Jargon, waffle & nonsense: a New Year’s resolution

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I have a new year’s resolution to keep this year. It’s very simple, but I will try to stop using acronyms and to make sure that all my clients understand what I’m on about. Sounds very simple, but as I’ve discovered, talking what sounds like nonsense to others, happens all the time and all over the place in working life.

As well as being Head of Client Services for a creative agency (the excellent Hotfoot Design in Lancaster) I also have a few other things I do, namely being Chair of Governors at a Primary School, a City Councillor and a trustee at our local Foodbank. All of these jobs come with an entirely different set of acronyms and jargon, unique to their own sectors.

I have spent hours of my life trying to decipher Council documents, filled with three letter acronyms that are a total mystery to me, standing for concepts that I don’t understand, leading to me calling fellow councillors late at night to plead for their help in understanding what something stands for on page 94. It’s the same with school (although I’m more practised at these now – FSM, EAL, PPG anyone?). It takes time to learn this stuff and it is important that I do learn it and that I know it, but in the context of my day job, it made me realise how often I do exactly the same thing to my poor clients.

How many times have I sat in a client meeting and talked about “UX” or “Functionality” or “SEO” or “URLs” or “Lorem Ipsum” when a client who works in a different sector entirely looks at me with perplexed confusion? The thing is, it’s not only confusing, it can also be rude. It can make a client feel silly for not knowing and they aren’t there to be a councillor or a trustee – they are buying a service from us and arguably they don’t need to know what these things stand for; I need to be better at explaining what we’re going to do.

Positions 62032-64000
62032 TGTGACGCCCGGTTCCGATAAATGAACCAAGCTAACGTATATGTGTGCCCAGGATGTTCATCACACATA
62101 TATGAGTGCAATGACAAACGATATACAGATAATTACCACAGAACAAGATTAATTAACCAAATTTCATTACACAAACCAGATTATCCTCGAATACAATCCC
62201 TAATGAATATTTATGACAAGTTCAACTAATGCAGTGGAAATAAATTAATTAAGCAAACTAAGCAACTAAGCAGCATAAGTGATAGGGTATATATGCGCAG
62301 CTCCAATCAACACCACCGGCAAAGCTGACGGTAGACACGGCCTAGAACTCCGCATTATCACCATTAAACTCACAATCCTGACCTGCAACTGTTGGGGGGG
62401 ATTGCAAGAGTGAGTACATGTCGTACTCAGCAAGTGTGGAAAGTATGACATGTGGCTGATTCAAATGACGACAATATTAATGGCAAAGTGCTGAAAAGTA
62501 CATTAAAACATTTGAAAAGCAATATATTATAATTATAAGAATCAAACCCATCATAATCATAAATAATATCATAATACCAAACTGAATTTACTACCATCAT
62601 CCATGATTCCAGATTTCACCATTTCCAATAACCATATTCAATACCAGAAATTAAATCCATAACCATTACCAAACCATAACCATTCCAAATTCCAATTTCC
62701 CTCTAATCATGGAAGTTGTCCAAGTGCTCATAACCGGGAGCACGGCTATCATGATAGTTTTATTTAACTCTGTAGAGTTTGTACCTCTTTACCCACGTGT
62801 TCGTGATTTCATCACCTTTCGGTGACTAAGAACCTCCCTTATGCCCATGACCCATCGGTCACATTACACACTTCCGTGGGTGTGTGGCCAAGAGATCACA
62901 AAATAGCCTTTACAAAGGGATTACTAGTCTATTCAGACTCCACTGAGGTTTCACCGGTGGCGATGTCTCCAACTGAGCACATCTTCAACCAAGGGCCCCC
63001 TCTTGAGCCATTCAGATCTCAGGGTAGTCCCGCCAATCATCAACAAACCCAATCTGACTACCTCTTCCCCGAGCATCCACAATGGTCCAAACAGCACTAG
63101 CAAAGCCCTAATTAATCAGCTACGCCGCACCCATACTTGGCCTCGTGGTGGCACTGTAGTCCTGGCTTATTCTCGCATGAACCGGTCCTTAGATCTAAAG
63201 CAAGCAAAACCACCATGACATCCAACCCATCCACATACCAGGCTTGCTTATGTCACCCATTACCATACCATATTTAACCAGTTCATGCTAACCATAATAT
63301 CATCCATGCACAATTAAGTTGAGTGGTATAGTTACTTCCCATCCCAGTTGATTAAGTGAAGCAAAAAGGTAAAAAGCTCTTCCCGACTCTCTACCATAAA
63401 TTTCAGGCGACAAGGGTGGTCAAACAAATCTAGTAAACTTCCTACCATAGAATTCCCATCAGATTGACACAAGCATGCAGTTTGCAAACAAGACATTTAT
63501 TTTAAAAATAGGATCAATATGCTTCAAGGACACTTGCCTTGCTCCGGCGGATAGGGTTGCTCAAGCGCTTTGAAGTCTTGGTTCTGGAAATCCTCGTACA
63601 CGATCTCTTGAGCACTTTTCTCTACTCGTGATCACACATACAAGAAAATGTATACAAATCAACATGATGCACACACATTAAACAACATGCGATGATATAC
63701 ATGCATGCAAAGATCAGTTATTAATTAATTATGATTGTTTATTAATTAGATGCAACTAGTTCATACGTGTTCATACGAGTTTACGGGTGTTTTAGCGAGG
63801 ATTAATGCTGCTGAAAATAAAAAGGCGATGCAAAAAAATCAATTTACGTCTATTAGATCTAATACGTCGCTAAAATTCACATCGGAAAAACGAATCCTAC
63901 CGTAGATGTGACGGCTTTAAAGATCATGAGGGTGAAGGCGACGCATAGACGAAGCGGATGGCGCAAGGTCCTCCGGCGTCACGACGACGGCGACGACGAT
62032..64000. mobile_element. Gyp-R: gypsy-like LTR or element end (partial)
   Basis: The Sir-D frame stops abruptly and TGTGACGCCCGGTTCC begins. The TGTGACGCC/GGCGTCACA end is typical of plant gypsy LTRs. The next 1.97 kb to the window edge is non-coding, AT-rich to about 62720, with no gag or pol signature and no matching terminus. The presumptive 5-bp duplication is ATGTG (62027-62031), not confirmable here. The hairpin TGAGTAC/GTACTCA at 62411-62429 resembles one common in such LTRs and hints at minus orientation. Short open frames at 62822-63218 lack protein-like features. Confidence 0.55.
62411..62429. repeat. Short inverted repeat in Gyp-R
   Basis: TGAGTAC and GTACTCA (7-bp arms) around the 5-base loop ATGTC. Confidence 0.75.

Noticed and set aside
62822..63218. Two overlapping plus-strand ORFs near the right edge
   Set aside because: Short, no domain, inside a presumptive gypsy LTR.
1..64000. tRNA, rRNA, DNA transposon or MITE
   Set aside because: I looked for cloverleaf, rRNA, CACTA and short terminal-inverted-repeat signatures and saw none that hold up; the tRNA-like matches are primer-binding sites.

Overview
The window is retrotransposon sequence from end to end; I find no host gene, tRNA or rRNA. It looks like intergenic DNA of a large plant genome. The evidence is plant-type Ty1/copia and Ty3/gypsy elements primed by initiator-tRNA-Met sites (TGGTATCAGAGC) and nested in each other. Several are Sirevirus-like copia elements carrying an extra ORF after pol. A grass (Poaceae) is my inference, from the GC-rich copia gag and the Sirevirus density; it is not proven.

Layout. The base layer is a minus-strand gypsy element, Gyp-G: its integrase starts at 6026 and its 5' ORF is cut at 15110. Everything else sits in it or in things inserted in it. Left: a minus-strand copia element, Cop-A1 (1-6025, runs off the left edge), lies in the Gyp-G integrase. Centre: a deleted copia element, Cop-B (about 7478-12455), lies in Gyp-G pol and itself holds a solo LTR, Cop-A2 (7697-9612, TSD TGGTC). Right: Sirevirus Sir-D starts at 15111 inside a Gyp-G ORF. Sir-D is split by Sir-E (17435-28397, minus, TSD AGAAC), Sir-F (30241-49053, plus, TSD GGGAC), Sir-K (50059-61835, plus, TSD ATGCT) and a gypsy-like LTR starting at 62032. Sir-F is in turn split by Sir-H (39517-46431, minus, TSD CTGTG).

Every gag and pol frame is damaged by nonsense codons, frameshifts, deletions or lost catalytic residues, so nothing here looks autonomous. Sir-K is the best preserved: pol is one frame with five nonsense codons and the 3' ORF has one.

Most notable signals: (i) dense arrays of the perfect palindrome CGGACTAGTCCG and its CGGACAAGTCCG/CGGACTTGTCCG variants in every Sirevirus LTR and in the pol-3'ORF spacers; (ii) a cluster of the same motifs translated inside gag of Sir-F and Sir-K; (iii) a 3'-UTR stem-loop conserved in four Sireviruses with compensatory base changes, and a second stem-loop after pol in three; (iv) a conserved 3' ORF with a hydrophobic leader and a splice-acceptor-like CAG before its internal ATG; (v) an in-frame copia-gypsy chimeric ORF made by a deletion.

There’s really no need to communicate badly, so I am going to try to stop and to make sure that 2020 is filled with lovely, clear, simple and sensible communication that everyone can understand. To add to this, there are some other pearls of wisdom that I’ve gathered on this topic from various places that have really helped me to communicate better in a job whereby I am constantly, constantly in contact with clients from the start of my day to the end. I hope they might be useful to share, and will be trying my best to remember them myself!

If you end up in a string of more than five emails, pick up the phone. Writing loads of emails takes ages, and if it’s something that requires an answer and it’s urgent, call your client and ask them.

If you are emailing, re-read what you’ve written and try cutting it in half. You can usually get to the point quicker than you think. Again, it’s simpler, easier and saves everyone time.

Write with as much simplicity and clarity as you can muster. There’s no need to overcomplicate language as it puts a barrier between you and your client. Be as simple, natural and down to earth as you would be if you were speaking to them face to face.

If in doubt, test out your copy on someone (a long-suffering spouse in my case) who doesn’t do what you do. Does it make sense to them?

Remember that the national reading age is quite low – around eleven. If you are ever writing content for the general public then you need to bear this in mind. This tool (and any others that are based on the Flesch-Kincaid readability scores) is pretty useful if you want to check that your copy is age appropriate.

Joanna Young is Head of Client Services at Hotfoot.

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